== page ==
Williamson Chs 18  

WEEKS 11-12 (19 and 26 May). Official Australian and global economy reports (JS)

Latest RBA Statement on monetary policy, Commonwealth Budget statements, World Economic Outlook et al

 

WEEK 13 (2 June). Summary and overview, Q and A, discussion of final exam

Policies and Procedures

Macquarie University policies and procedures are accessible from Policy Central (https://policies.mq.edu.au). Students should be aware of the following policies in particular with regard to Learning and Teaching:

Students seeking more policy resources can visit Student Policies (https://students.mq.edu.au/support/study/policies). It is your one-stop-shop for the key policies you need to know about throughout your undergraduate student journey.

To find other policies relating to Teaching and Learning, visit Policy Central (https://policies.mq.edu.au) and use the search tool.

Student Code of Conduct

Macquarie University students have a responsibility to be familiar with the Student Code of Conduct: https://students.mq.edu.au/admin/other-resources/student-conduct

Results

Results published on platform other than eStudent, (eg. iLearn, Coursera etc.) or released directly by your Unit Convenor, are not confirmed as they are subject to final approval by the University. Once approved, final results will be sent to your student email address and will be made available in eStudent. For more information visit ask.mq.edu.au or if you are a Global MBA student contact globalmba.support@mq.edu.au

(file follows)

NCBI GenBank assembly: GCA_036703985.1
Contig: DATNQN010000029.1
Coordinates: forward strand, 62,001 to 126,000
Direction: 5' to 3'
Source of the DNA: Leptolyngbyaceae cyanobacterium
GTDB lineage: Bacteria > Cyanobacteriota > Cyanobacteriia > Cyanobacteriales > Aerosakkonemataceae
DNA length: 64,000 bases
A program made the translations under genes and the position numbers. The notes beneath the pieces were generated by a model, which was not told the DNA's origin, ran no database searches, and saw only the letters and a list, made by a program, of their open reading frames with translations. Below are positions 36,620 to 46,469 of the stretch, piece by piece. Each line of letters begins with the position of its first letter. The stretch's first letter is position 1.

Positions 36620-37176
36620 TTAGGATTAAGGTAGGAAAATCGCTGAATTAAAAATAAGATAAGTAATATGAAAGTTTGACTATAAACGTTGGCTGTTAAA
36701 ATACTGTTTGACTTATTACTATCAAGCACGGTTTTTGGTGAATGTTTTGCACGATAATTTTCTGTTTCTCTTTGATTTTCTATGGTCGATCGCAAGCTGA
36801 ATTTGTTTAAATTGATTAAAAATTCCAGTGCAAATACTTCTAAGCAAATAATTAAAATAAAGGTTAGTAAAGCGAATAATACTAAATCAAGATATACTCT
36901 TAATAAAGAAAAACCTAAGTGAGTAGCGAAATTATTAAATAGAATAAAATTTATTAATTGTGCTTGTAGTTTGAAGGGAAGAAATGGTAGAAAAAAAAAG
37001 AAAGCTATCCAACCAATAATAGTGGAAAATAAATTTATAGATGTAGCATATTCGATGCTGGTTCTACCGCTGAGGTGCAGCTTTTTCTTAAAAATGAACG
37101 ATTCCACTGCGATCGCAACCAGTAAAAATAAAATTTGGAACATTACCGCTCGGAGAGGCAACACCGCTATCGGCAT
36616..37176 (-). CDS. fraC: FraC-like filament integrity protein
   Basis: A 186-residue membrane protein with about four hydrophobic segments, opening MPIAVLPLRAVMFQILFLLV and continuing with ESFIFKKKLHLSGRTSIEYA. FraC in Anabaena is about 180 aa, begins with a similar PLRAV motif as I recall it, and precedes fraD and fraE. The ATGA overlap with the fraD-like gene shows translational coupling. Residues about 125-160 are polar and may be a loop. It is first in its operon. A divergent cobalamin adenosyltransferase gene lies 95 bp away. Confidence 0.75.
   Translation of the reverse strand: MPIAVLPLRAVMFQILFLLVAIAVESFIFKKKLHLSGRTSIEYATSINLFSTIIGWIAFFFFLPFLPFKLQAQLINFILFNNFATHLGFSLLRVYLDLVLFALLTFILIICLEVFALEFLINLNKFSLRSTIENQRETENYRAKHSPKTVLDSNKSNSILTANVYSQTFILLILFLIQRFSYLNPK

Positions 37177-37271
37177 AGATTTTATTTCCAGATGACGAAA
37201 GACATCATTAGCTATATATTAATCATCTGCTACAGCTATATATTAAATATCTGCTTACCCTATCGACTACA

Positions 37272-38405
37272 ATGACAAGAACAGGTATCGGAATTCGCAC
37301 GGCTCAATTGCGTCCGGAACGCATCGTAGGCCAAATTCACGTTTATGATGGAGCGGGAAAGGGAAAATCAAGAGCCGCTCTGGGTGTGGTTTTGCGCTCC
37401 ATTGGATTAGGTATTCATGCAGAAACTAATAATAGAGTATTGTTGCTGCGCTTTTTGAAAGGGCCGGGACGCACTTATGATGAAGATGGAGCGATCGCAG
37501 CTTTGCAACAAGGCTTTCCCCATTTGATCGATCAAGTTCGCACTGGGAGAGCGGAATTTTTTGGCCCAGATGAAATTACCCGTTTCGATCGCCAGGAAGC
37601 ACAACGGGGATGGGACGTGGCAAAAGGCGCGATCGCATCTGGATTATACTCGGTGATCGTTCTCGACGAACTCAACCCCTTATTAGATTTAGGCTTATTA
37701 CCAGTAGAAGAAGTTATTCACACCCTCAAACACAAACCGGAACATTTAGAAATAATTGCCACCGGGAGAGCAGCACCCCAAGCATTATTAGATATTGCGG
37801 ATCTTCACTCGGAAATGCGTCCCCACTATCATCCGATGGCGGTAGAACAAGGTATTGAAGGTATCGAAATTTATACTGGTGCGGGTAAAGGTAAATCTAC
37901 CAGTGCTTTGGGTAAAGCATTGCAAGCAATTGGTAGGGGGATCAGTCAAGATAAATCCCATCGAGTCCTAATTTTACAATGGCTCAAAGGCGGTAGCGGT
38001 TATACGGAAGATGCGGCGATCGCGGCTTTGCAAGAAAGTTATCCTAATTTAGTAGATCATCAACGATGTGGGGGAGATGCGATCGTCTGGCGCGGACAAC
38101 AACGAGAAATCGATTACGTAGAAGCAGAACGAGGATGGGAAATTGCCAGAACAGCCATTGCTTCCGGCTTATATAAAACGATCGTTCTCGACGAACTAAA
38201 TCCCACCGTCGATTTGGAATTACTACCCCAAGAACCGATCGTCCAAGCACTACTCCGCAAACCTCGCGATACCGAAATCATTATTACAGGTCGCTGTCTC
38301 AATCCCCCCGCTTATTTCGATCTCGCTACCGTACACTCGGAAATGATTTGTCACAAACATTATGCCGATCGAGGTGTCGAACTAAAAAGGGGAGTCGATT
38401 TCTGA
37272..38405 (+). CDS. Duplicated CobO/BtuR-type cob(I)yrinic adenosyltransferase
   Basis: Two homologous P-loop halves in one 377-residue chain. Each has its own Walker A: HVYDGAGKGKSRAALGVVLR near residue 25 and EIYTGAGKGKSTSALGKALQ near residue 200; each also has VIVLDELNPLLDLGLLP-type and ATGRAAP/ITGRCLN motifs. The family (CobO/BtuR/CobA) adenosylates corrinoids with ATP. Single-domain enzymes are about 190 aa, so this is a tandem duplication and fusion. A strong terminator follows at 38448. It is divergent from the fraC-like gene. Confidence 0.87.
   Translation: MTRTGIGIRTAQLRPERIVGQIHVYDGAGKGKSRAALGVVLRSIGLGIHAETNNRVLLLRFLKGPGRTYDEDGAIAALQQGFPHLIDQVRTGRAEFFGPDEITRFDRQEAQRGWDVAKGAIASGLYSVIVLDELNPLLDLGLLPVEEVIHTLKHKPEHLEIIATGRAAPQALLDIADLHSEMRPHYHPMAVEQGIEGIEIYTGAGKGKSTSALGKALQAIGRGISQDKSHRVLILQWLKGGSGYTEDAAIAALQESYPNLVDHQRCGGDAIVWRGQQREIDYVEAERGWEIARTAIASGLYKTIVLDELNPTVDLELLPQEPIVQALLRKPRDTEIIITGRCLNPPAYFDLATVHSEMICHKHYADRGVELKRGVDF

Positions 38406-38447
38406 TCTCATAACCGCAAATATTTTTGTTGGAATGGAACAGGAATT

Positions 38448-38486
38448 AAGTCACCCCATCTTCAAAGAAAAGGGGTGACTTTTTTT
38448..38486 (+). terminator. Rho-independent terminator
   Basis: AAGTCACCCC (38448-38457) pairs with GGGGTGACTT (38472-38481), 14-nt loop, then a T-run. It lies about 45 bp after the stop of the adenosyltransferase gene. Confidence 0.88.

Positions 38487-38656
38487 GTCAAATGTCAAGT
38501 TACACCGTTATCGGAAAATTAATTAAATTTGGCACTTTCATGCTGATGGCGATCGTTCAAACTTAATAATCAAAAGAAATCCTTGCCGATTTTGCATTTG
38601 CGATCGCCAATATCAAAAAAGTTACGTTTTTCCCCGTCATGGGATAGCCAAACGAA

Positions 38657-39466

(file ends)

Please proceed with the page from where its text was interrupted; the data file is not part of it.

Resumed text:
Academic Integrity

At Macquarie, we believe academic integrity – honesty, respect, trust, responsibility, fairness and courage – is at the core of learning, teaching and research. We recognise that meeting the expectations required to complete your assessments can be challenging. So, we offer you a range of resources and services to help you reach your potential, including free online writing and maths support, academic skills development and wellbeing consultations.

Student Support

Macquarie University provides a range of support services for students. For details, visit http://students.mq.edu.au/support/

The Writing Centre

The Writing Centre provides resources to develop your English language proficiency, academic writing, and communication skills.

The Library provides online and face to face support to help you find and use relevant information resources. 

Student Services and Support

Macquarie University offers a range of Student Support Services including:

Student Enquiries

Got a question? Ask us via AskMQ, or contact Service Connect.

IT Help

For help with University computer systems and technology, visit http://www.mq.edu.au/about_us/offices_and_units/information_technology/help/

When using the University's IT, you must adhere to the Acceptable Use of IT Resources Policy. The policy applies to all who connect to the MQ network including students.

Changes from Previous Offering

Unit has been changed to include much more on contemporary policy issues,